Thursday, November 09, 2006

Oh yeah, there was an election, wasn't there?

Some thoughts on Tuesday's election:

Schwartzenegger was re-elected. I voted for Peter Camejo, the Green candidate. Eh. I didn't really follow or care much about this election, but I'm not surprised that the unwashed masses voted for the movie star.

Actually, of all the top California state officers up for election, only two candidates I voted for won election: Jerry Brown (Democrat) for Attorney General and Steve Poizner (Republican) for Insurance Commisioner. Coincidentally, those two elections are the only ones (for top California state officers) where I didn't vote for the Green candidate. Oh, and my local Assembly person, Lori Saldaña (Democrat), whom I voted for, also won re-election.

For U.S. Senate, I voted for Todd Chretien (Green) against incumbent Dianne Feinstein (Republican) and I voted for incumbent Susan Davis (Democrat) for her House seat. Both incumbents won, but that's expected when there was no real controversy for either election. I have a strong distaste for Feinstein, especially regarding her seeming disregard of the 1st amendment (re: funding of California Missions and her sponsorship of a flag-burning amendment), but also for her willingness to cater to Republicans. But, it could have been worse - at least the Republicans didn't win.

For all those congressional elections that I couldn't vote on, I'm glad that the Republicans were swept from power, but I don't expect much out of the new Democratic leadership. By making promises before the election to not pursue impeachment proceedings against Bush, they've shown that they are willing to ignore our constitution and let Bush and his administration get away with their crimes. My only hope is that they plug the leak of our civil rights, if they don't have the balls to revert the damage already done.

Moving on to the propositions, I voted with the majority on 1A, but my No votes on 1B through 1E (all bonds) were countered by a population that apparently thinks that money grows on trees. My opposition to almost all the bonds on the ballot is not because I don't think that the projects they fund have merit; it's because I think that approval of bond measures sends the wrong message to our elected representatives. I am so disgusted with California politicians because part of their job is to figure out how to spend our tax dollars but, instead, they pawn this job off to us. Like Libertarians, I believe that bond measures are bad, but unlike Libertarians, I also think that our state taxes are too low. We should be able to fund the projects that need funding and I want my elected representative to actually do some work and figure out how to best spend my tax dollars. As it is, special interests push these bond measures and the ones that win are the ones that have the best advertisements. It's simply disgusting.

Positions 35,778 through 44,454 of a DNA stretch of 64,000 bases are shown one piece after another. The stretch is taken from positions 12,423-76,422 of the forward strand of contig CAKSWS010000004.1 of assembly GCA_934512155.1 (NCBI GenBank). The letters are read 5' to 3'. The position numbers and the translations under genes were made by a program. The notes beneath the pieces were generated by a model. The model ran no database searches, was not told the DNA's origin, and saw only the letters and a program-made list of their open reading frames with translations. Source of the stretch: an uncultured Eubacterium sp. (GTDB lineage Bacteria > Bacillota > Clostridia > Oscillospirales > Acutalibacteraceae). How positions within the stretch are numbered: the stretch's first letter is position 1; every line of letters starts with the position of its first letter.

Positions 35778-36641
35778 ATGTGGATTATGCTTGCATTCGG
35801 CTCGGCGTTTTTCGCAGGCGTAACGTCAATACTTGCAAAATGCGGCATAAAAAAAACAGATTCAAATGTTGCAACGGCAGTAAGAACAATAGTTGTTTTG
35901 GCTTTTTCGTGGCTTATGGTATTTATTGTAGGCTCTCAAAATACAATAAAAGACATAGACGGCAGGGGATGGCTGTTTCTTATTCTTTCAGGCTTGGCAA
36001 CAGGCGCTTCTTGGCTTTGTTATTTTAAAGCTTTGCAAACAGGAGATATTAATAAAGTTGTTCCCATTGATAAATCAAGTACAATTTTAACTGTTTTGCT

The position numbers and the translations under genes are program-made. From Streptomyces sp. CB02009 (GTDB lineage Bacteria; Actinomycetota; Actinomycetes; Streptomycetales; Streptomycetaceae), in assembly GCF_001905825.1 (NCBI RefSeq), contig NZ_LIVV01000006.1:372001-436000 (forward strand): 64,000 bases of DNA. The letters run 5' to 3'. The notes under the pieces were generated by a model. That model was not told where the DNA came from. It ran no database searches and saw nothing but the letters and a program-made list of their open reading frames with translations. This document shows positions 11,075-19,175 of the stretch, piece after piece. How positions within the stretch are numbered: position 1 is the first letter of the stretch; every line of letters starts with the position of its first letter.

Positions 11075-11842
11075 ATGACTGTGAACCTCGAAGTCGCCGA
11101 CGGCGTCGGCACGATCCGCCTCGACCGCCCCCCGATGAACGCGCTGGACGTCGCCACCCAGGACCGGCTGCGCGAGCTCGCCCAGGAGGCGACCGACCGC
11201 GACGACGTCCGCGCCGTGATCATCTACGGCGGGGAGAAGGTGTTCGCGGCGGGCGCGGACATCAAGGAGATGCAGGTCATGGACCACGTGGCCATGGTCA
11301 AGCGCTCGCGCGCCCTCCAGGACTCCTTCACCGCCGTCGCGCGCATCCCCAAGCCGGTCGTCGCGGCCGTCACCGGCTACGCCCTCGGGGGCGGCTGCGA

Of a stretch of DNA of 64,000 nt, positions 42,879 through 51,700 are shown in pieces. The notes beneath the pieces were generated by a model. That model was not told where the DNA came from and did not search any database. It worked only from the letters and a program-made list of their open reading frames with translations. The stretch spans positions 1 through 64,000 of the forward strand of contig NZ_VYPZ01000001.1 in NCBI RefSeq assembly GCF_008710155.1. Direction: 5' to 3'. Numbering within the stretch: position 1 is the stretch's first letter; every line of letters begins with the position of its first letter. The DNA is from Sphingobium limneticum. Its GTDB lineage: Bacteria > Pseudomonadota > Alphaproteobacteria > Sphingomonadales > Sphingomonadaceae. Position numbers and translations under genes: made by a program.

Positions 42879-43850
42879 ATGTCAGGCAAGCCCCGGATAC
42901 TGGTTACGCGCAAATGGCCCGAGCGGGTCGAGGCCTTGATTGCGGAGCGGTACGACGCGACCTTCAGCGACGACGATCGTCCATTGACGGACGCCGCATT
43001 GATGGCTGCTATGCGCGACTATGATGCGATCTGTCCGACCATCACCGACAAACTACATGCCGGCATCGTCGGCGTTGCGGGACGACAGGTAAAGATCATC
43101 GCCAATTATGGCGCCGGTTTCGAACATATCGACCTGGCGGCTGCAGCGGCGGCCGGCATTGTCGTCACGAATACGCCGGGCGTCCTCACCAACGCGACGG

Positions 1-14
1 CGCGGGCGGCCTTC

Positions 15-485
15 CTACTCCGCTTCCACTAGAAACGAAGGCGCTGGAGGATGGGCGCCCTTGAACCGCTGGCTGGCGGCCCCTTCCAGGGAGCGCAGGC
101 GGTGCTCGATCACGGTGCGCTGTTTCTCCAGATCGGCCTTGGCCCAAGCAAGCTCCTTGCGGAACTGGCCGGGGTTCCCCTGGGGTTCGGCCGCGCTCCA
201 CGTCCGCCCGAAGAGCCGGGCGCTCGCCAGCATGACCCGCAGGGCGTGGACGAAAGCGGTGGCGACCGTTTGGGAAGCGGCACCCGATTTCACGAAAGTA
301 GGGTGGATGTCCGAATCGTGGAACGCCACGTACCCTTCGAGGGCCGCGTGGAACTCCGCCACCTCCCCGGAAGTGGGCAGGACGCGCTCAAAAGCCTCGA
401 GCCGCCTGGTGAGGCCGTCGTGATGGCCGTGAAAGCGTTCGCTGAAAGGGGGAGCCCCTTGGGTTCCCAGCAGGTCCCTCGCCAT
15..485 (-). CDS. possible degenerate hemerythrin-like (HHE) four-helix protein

I voted for the $2.60 per pack cigarette tax (prop 86) and for prop 87, a tax on oil producers to fund alternative energy research and production, but both propositions lost. I am heartened, though, by the 48% and 45% Yes votes on those two measures. However, of all the propositions, prop 85 was the one I cared about the most - I am very happy that this "parental notification" measure failed, although I hate the fact that San Diego county voters voted in favor of it.

Speaking of San Diego, Jerry Sanders got his way with propositions B and C, both of which I voted against, but the fools that keep trying to put a commercial airport at Miramar lost on prop A, which I also voted against. I live in the flight path for Lindbergh field and would love to see that change, but anyone that thinks that the military is going to give up Miramar is chasing windmills. The better location to replace Lindbergh field, in my opinion, is Brown field, but our local politicians proved themselves gutless when that option was put on the table.

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